Remembering when Lordi won Eurovision and took monsters to the mainstream
Onstage at the O.A.C.A. Olympic Indoor Hall in Athens, something monstrous is stirring. It’s the final of the 51st edition of the Eurovision Song Contest, and among the more usual Eurovision fare of overwrought balladry, twee folk-tinged ditties and cheesy Europop, Lordi stand out like a Lovecraftian beast emerging from an ornamental carp pond. Riffs crash out as pyro sends sparks into the air and the massive refrains of Hard Rock Hallelujah fill the air. The band look like latex nightmares in their full horror mask and costume glory. ‘Wings on my back, I got horns on my head / My fangs are sharp and my eyes are red,’ growls front-thing Mr Lordi as great bat wings extend from his back. It’s a far cry from Ireland’s entry Brian Kennedy crooning, ‘Every song is a cry for love,’ but it’s the Finnish fiends that end up winning the contest, fuelled largely by the popular vote from several hundred million viewers.
Not that Lordi were unanimously popular to represent Finland in the first place. The band’s first spark of life had ignited as far back as 1992, beginning as a solo project from vocalist, songwriter and chief visionary Mr Lordi, aka Tomi Petteri Putaansuu. It was another decade before they put out their first album as a fully-fledged band, but by 2006 – the year they entered Eurovision – they were an established (if still somewhat cult) touring act. Even in Finland, though, a country with the highest ratio of metal bands per capita in the world (there’s even a dinosaur metal band for kids called Hevisaurus), Lordi did not look a natural choice.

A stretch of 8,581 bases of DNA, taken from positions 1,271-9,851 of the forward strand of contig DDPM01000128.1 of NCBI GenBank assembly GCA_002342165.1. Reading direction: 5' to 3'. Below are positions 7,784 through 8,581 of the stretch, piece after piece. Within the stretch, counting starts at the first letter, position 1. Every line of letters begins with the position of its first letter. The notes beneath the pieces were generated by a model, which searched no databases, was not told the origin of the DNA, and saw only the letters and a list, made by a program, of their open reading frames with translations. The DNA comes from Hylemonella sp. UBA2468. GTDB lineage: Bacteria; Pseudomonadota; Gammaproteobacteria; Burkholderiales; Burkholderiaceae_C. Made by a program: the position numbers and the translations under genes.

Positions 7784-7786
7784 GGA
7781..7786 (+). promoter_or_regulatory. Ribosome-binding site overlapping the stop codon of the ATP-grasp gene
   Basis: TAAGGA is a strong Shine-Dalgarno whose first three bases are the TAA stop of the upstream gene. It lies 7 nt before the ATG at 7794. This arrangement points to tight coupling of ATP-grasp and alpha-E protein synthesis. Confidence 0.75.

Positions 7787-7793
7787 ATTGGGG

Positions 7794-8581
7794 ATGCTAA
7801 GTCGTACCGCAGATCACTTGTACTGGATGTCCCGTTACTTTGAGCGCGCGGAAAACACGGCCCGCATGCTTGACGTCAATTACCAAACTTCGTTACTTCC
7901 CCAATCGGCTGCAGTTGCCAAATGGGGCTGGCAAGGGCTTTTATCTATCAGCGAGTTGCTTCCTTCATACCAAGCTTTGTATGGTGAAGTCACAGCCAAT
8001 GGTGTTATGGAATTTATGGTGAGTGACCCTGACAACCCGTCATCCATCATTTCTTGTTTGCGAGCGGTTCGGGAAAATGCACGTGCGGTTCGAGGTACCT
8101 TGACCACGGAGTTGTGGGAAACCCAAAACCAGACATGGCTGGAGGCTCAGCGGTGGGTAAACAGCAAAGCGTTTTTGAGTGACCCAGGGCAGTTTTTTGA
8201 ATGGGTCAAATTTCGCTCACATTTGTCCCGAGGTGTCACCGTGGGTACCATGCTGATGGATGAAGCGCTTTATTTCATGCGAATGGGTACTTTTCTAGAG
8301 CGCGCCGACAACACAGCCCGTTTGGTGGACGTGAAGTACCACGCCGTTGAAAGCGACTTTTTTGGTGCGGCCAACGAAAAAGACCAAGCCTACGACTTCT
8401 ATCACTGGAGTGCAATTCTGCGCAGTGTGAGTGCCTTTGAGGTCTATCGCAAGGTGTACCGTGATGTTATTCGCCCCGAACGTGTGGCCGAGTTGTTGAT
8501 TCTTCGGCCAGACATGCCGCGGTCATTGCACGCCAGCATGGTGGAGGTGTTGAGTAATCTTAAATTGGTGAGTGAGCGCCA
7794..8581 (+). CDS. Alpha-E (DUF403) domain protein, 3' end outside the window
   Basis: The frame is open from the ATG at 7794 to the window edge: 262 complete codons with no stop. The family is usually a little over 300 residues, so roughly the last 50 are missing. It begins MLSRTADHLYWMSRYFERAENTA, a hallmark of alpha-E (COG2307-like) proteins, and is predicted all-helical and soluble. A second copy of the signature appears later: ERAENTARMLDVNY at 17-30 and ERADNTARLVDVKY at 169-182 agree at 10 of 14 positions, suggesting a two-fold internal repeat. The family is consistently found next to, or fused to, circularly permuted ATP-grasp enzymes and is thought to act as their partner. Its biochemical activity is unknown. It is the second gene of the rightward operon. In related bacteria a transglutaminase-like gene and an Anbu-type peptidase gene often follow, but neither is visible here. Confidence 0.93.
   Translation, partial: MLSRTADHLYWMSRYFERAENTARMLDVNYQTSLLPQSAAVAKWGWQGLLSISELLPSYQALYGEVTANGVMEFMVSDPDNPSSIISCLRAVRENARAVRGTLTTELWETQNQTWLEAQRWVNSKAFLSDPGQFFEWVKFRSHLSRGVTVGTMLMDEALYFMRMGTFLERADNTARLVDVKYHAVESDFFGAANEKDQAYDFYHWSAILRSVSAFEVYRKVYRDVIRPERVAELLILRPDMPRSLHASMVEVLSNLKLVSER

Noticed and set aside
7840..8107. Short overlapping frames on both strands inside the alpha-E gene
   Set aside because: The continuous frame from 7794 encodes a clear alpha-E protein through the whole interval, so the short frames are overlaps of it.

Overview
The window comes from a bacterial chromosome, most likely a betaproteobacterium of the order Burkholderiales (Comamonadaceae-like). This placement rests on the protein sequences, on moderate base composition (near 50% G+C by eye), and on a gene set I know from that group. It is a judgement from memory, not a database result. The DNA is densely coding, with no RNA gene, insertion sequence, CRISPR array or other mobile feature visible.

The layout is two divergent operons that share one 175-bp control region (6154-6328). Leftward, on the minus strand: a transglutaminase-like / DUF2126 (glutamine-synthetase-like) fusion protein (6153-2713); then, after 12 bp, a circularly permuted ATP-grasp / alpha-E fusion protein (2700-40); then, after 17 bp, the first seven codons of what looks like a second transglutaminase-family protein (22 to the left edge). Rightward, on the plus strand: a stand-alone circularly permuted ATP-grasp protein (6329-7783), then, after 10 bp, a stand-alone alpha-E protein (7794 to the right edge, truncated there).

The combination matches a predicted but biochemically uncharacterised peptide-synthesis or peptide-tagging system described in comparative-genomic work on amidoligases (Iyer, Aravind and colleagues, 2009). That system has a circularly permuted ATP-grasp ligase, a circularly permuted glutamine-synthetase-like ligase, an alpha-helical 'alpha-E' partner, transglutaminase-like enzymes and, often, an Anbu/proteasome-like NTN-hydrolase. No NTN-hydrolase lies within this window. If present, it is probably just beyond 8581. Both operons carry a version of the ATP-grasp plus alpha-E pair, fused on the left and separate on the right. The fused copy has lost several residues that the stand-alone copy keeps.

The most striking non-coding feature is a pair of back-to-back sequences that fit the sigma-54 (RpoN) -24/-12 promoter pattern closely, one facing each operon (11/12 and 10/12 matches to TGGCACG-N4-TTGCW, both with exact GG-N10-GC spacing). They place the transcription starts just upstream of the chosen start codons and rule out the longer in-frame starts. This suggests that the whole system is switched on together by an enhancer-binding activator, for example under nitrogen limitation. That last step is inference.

For such a metal country, certain parts of Finland had a preoccupation with the Eurovision Song Contest. They had never won the contest or even placed in the top five in more than 50 years of trying. On three occasions their representatives returned with the dreaded ‘nul points’. “It’s been a total failure, it is truly a national trauma to us,” said Kimmo Valtanen, the managing director of Sony BMG Music Finland, Lordi’s record label at the time.
There was plenty of internal resistance to Lordi being chosen as entrants, with one campaign favouring a ‘safer’ folky alternative. Musically, of course, Lordi are not the most extreme band out there. A mainstream media with a woeful lack of frames of reference when it comes to rock and metal regularly referred to the band as death metal, but take away the masks and they’re far closer to the bombastic stadium rock of KISS or the early glam metal of Twisted Sister. It was still seen as a stack-heeled step too far, though, while religious groups in Finland and beyond also raised objections. The Guardian reported in the run-up to the competition that a group of protestors known as the Hellenes based in the host country had called on the Finnish government to intervene. “We ask the Finnish Commission of the Eurovision Song Contest to cancel the procedure and choose another song. This evil and satanic Finnish band is not welcome in Greece,” they wrote.
Despite the opposition, which included plenty of snide comments and sniping as they swept through the semi-finals, Lordi not only won the Eurovision Song Contest 2006, they did so with an absolute landslide. They became the first Finnish act to triumph, the first hard rock or heavy metal band to win and they brought in a then-record points haul of 292. The UK were one of six countries to award Lordi the maximum 12 points, along with Germany, Poland, Sweden, Iceland and Estonia.